Here in the District we’ve been mired in an interminable cloud of rain with plenty of lightning and wind thrown in for good measure. It has been the sort of rain that doesn’t even allow for the barest hint of the sun’s existence. It has me dreaming of the days when blue sky and bright sunshine will return and that has me thinking about Cabriolets again. In the meantime all we can do is plan and wait and try to stay dry.
It has taken me a while to warm to the 991’s design. I’ve always found it too flat and that’s coming on the heels of the gradual flattening of the 996 and 997. It has sort of a stepped on beetle look. I still prefer the more upright windshield of earlier 911s, but ultimately aerodynamics seems to have won out.
There wasn’t any particular turning point in my perception of the 991; over time I suddenly found myself walking past them and admiring their looks. Simple familiarity I suppose. I wouldn’t say it’s become my favorite 911 design or anything of that sort, but I have finally begun to enjoy the styling. The performance, obviously, always was easy to appreciate as each iteration of the 911 tends to improve in that regard. There’s no particular reason for leading with these thoughts, though I do wonder if others have found themselves feeling similarly.
It does help explain why a 911 like this, which I might have previously ignored, now seems so appealing to me. This is a Sapphire Blue Metallic 2015 Porsche 911 Carrera S Coupe, located in Pennsylvania, with 15,350 miles on it. It has the manual transmission and sport seats. It looks phenomenal!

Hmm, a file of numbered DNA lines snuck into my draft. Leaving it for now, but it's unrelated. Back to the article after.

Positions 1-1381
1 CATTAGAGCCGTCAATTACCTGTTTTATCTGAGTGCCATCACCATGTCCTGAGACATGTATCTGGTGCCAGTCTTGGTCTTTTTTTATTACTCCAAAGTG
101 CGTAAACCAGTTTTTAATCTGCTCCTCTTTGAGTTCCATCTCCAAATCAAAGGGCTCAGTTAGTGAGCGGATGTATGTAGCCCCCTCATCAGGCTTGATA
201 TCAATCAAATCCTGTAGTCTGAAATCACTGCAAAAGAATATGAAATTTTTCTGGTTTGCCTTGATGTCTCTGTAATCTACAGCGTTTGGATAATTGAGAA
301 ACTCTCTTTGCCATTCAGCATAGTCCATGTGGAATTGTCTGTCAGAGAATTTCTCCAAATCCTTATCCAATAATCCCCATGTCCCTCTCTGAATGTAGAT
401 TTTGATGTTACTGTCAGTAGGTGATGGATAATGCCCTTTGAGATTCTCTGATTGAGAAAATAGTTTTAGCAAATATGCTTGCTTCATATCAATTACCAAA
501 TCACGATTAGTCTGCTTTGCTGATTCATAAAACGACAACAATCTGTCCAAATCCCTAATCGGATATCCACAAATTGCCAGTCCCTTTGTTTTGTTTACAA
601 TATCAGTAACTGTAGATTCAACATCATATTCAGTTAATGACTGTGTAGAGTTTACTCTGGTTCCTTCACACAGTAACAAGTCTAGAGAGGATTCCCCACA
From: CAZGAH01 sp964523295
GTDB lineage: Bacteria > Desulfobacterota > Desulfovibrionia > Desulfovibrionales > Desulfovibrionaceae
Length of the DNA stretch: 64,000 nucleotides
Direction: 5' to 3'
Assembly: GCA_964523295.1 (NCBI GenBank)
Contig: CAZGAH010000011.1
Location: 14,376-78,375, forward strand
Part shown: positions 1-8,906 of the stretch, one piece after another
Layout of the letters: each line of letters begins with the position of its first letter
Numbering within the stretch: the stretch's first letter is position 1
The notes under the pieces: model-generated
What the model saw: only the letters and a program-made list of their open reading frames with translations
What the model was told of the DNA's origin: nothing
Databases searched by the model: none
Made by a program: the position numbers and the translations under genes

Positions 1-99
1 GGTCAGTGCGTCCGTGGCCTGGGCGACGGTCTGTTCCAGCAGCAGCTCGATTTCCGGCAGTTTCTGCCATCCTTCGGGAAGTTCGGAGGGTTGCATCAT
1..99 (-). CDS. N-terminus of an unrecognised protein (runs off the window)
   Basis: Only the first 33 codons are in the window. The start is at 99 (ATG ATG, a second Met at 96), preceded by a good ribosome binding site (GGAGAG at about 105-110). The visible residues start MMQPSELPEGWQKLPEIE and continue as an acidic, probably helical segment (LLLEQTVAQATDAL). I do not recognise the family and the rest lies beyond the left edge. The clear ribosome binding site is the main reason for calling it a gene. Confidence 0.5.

With asking prices continuing to move upward for the 996TT – though we probably should note that judging from a few auction outcomes the selling prices may not be moving up quite so much – I have been on the search for certain 997TT models. While prices certainly aren’t as low as what we used to see from the 996 the 997 is beginning to represent pretty good performance value, especially given how much performance you get.
Truth be told, this particular example wasn’t really what I was looking for, but I’m glad that I found it. Once I saw it, it was near impossible to pass by. This is a Viper Green Metallic 2008 Porsche 911 Turbo Cabriolet with 6-speed manual transmission. It’s fitted with an interesting Cocoa leather interior and sport seats. This version of Viper Green comes from the late 70’s after Porsche had modified the original non-metallic color. It’s a bit lighter in shade and a bit brighter with the typical metallic sparkle. It makes for an attractive light green and the juxtaposition of light and dark in the interior gives the whole thing a rather earthy feel. Generally when we see Viper Green as a PTS option this is not the version we see, but rather the original version. That makes this 997TT a little extra unique.
Driving home yesterday I passed a BMW M2 that was stunning. It wasn’t the model itself that caught my eye, but the color. While I’m not as well versed in BMW colors as Porsche, I believe it was Long Beach Blue Metallic. For those like me who are more familiar with Porsche colors, it reminded me a bit of Minerva Blue. If you’re in the market I highly recommend checking it out.
This post isn’t about a BMW though. That BMW reminded me how much I love blue as an exterior color. It had such depth to it and brightness and the way the color shifted as we drove by really was something. I could have spent a lot more time looking, but that probably would have annoyed the people behind me. (Interestingly, coming the other way was a bright blue, non-metallic, Volvo C30. It was nice as well, but not nearly as pretty as the BMW.) I post a wide variety of Porsche colors and I really do like a lot of them, but as a whole I think blue might just be the best.
This seemed a good time to post this car, which I’d seen a couple weeks back and hadn’t gotten around to: here we have an Aqua Blue Metallic 2011 Porsche 911 GT3 RS, located in Miami, with 12,811 miles on it. I’ll say from the start that I don’t think this blue is quite as good as Long Beach Blue, but it’s still quite attractive and among the GT3 RS it’s quite rare. I can’t recall coming across another one.